From Foraging to Farming in the Andes: New Perspectives on Food Production and Social Organizationby Tom D. Dillehay
Pub. Date: 01/31/2011
Publisher: Cambridge University Press
Archeologists have always considered the beginnings of Andean civilization from ca. 13,000 to 6,000 years ago to be important in terms of the appearance of domesticated plants and animals, social differentiation, and a sedentary lifestyle, but there is more to this period than just these developments. During this period, the spread of crop production and other… See more details below
Archeologists have always considered the beginnings of Andean civilization from ca. 13,000 to 6,000 years ago to be important in terms of the appearance of domesticated plants and animals, social differentiation, and a sedentary lifestyle, but there is more to this period than just these developments. During this period, the spread of crop production and other technologies, kinship-based labor projects, mound-building, and population aggregation formed ever-changing conditions across the Andes. From Foraging to Farming in the Andes proposes a new and more complex model for understanding the transition from hunting and gathering to cultivation. It argues that such developments evolved regionally, were fluid and uneven, and were subject to reversal. This book develops these arguments from a large body of archaeological evidence, collected over 30 years in two valleys in northern Peru, and then places the valleys in the context of recent scholarship studying similar developments around world.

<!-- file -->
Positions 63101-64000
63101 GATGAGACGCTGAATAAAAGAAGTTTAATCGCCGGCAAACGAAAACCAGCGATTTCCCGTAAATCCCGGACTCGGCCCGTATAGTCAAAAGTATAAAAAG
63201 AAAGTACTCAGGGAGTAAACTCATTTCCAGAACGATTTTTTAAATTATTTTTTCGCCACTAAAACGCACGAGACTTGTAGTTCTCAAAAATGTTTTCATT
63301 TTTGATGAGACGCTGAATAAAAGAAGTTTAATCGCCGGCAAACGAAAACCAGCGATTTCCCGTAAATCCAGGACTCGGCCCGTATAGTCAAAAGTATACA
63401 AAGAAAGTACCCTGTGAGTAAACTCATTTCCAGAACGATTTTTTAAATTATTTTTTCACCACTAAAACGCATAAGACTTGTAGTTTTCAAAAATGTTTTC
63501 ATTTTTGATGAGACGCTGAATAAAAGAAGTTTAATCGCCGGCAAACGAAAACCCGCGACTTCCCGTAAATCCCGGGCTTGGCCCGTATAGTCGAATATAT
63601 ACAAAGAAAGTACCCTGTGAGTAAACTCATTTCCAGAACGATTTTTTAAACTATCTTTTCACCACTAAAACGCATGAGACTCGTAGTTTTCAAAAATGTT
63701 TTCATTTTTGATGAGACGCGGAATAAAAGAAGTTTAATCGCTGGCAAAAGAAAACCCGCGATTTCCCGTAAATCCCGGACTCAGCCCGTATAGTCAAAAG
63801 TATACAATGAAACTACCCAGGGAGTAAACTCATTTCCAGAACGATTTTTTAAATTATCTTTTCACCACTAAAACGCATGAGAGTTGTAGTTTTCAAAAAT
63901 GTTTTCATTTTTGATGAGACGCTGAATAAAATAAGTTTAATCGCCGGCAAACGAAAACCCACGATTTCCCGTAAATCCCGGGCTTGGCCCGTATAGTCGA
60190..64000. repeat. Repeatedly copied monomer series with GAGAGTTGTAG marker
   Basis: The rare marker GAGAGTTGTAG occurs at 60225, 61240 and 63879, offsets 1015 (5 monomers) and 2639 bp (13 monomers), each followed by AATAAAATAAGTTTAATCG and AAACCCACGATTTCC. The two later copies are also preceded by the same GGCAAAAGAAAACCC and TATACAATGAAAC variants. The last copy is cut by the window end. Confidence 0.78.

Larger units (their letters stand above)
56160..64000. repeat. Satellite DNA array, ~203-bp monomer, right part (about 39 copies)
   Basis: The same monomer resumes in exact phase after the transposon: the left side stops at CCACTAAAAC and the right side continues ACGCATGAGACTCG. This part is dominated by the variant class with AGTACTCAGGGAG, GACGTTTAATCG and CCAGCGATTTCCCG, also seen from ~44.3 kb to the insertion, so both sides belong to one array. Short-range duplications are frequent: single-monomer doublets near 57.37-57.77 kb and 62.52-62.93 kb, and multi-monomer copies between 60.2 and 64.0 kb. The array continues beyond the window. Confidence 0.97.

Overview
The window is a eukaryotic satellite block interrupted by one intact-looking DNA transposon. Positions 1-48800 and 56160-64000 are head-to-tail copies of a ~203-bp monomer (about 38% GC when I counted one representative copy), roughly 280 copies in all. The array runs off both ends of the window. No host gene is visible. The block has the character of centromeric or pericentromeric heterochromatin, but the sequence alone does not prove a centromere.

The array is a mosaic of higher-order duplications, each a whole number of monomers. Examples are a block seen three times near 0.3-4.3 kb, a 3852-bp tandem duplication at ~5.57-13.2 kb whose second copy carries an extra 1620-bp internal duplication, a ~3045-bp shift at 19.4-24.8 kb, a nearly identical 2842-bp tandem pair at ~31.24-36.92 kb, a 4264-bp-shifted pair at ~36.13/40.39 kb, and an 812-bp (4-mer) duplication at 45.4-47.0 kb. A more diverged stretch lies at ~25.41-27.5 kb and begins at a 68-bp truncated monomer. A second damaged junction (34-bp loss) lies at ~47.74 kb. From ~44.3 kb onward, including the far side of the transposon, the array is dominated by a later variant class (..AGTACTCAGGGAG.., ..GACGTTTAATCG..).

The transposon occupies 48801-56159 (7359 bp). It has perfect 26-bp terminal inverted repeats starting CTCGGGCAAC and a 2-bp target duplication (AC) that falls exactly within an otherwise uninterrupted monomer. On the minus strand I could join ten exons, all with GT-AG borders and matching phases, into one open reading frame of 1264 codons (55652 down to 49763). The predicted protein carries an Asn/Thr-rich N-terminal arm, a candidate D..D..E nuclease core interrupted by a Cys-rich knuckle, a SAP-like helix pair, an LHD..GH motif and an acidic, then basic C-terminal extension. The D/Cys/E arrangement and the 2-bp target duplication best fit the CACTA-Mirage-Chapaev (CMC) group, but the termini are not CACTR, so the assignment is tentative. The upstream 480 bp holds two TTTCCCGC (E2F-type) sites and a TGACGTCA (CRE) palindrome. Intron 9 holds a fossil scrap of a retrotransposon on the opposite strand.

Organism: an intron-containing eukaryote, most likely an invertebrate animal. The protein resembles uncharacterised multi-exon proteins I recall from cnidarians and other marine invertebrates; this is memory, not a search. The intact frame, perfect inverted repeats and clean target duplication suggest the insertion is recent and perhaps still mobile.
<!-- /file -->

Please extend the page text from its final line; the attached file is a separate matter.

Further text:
- Cambridge University Press
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Table of ContentsForeword Peter Kaulicke; 1. Introduction Tom D. Dillehay; 2. Research history, methods, and site types Tom D. Dillehay, Kary Stackelbeck, Jack Rossen and Greg Maggard; 3. Pleistocene and Holocene environments Patricia J. Netherly; 4. El Palto phase Greg Maggard and Tom D. Dillehay; 5. Las Pircas phase Jack Rossen; 6. Tierra Blanca phase Kary Stackelbeck and Tom D. Dillehay; 7. Preceramic mounds and hillside villages Tom D. Dillehay, Patricia J. Netherly and Jack Rossen; 8. Human remains John Verano and Jack Rossen; 9. Preceramic plant use Jack Rossen; 10. Faunal remains Kary Stackelbeck; 11. Material cultures Tom D. Dillehay, Greg Maggard, Jack Rossen and Kary Stackelbeck; 12. Forager and farming land use systems Tom D. Dillehay; 13. From foraging to farming and community development Tom D. Dillehay, Jack Rossen and Kary Stackelbeck; 14. Northern Peruvian early and middle preceramic agriculture in Central and South American context Dolores Piperno; 15. Conclusions Tom D. Dillehay; Appendix 1. Radiocarbon dates from the study area; Appendix 2. Dry forests and biomes of the coastal valleys and lower western slopes of northwestern Peru Patricia J. Netherly; Appendix 3. Stable carbon isotopes Patricia J. Netherly; Appendix 4. Faunal remains from all phases Kary Stackelbeck.
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